Day 29, the
last full day of the 2013 Winter Oasis dawned clear and cold. Promptly at 9 am we lined up for our
ride-share trip to the Pima Air and Space Museum. This is one of the largest air museums in the
world and the largest that is privately funded.
We were met
in front of the museum by our volunteer guide.
After a brief introduction we proceeded inside the hangar. This hangar complex contains a wide range of
military and civilian aircraft and related exhibits. We were immediately introduced to a replica
of the Wright Flyer. Among the other
airplanes that the guide discussed with us were the Huey helicopter (a military
and civilian workhorse that has been flying now for the last 60 years) and the
SR-71 “Blackbird” which gained its fame as the spy plane of the cold war, until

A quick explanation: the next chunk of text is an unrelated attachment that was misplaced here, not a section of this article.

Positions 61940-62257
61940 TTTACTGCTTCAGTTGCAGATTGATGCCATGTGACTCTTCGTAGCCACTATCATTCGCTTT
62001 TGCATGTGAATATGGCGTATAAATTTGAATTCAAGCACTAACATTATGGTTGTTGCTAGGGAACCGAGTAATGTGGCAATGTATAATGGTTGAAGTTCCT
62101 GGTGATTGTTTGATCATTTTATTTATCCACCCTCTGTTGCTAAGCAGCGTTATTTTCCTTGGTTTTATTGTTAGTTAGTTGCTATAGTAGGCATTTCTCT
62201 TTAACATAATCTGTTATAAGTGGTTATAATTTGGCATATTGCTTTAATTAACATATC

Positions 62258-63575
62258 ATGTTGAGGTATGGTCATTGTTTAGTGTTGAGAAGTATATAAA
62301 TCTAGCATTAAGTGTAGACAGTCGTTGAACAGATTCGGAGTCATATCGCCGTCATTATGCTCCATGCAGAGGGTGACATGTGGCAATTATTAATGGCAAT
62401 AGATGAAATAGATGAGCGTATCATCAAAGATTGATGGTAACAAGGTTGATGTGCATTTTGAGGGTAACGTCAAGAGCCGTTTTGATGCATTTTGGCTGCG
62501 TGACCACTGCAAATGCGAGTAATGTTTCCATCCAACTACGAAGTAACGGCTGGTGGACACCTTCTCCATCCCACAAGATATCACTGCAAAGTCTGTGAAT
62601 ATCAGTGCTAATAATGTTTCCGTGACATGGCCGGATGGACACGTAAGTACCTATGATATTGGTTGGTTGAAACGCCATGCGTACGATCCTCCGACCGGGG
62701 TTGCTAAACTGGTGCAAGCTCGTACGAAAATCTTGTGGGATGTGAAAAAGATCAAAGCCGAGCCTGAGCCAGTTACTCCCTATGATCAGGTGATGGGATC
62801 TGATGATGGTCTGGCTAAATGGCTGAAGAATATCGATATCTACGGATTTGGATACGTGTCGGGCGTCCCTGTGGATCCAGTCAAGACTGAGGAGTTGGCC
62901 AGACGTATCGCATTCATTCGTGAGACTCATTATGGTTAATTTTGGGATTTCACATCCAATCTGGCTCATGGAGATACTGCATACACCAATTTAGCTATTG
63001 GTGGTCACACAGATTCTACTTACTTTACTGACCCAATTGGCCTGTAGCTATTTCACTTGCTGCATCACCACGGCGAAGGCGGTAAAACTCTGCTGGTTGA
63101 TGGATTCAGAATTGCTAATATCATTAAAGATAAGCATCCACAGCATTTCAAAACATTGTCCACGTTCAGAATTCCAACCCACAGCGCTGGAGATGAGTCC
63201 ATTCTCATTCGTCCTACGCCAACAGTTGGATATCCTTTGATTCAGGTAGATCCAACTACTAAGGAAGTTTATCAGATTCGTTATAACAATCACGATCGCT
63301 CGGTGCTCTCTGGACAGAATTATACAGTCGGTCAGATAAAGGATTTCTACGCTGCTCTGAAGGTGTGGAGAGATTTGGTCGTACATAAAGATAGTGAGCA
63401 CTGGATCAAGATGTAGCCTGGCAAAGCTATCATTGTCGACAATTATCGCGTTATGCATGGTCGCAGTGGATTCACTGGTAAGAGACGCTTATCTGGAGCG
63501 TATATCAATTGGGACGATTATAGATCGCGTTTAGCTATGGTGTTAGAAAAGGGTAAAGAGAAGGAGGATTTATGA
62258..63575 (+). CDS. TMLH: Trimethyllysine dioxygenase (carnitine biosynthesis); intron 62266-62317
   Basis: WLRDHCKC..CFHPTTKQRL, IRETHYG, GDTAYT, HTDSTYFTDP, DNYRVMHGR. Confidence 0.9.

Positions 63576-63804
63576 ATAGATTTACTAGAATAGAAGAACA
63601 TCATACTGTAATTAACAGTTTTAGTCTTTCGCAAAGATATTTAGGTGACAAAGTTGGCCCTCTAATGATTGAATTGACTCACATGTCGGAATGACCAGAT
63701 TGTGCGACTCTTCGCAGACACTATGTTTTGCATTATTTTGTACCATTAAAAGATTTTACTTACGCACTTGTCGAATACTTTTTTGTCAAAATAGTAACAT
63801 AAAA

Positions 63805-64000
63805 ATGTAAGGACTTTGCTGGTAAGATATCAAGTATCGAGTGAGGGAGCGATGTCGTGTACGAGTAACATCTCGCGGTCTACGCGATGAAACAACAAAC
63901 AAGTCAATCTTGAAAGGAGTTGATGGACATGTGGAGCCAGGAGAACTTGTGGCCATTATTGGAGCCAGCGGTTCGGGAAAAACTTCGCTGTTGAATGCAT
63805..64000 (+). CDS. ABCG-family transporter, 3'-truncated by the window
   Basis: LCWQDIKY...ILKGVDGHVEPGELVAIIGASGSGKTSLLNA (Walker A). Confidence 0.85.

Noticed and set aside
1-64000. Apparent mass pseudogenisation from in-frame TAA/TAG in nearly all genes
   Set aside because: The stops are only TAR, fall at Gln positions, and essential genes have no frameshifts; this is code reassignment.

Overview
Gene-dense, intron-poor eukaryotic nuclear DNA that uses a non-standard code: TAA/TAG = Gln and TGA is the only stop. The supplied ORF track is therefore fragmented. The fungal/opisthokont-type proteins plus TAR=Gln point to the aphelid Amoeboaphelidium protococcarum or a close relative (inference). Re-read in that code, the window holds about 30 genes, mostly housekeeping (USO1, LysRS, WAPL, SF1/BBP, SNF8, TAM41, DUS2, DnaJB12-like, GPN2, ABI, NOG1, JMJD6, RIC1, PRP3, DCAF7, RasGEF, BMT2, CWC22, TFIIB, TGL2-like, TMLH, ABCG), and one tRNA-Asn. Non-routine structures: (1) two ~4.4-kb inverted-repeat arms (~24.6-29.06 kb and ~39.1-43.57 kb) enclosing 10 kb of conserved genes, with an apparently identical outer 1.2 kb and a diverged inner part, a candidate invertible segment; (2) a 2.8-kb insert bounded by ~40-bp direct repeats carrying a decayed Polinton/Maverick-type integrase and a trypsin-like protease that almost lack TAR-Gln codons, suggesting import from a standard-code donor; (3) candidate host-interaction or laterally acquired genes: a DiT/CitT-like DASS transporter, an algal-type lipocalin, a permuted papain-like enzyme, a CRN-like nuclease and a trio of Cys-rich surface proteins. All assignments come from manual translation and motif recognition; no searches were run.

replaced by satellites.
boarded a tram for a tour of the outdoor aircraft exhibit area. For his tour our guide became a
driver/guide. As he drove us around the
area he talked about many of the planes we were going by, pointing special
features in the design and or use of many of them. A few of the specials included two planes
that once answered to the call sign “Air Force One”. NASA’s “Super Guppy” (this one might qualify
as the strangest looking), and 3 B-52s (there are still B-52s flying).
the tram tour the group split up. Some
of us headed off to see more of the outdoor exhibit aircraft as well as those
in the other hangars. Others headed off
to the gift shop, some to the museum’s Flight Grill for lunch and a few took
the tour to the Aerospace Maintenance and Regeneration facility (commonly known
as the “bone yard”) at nearby
Davis-Monthan Air Force Base.
reconvened at 5 pm at the resorts Catalina Room for our farewell dinner (a
south of the border menu). Following
dinner each member of the caravan spoke briefly on a favorite event or a specific
memory. The various shows and the
weather got a lot of attention.as did the friendliness, helpfulness, and
congeniality of the group.
#12 John and Marilyn McGrew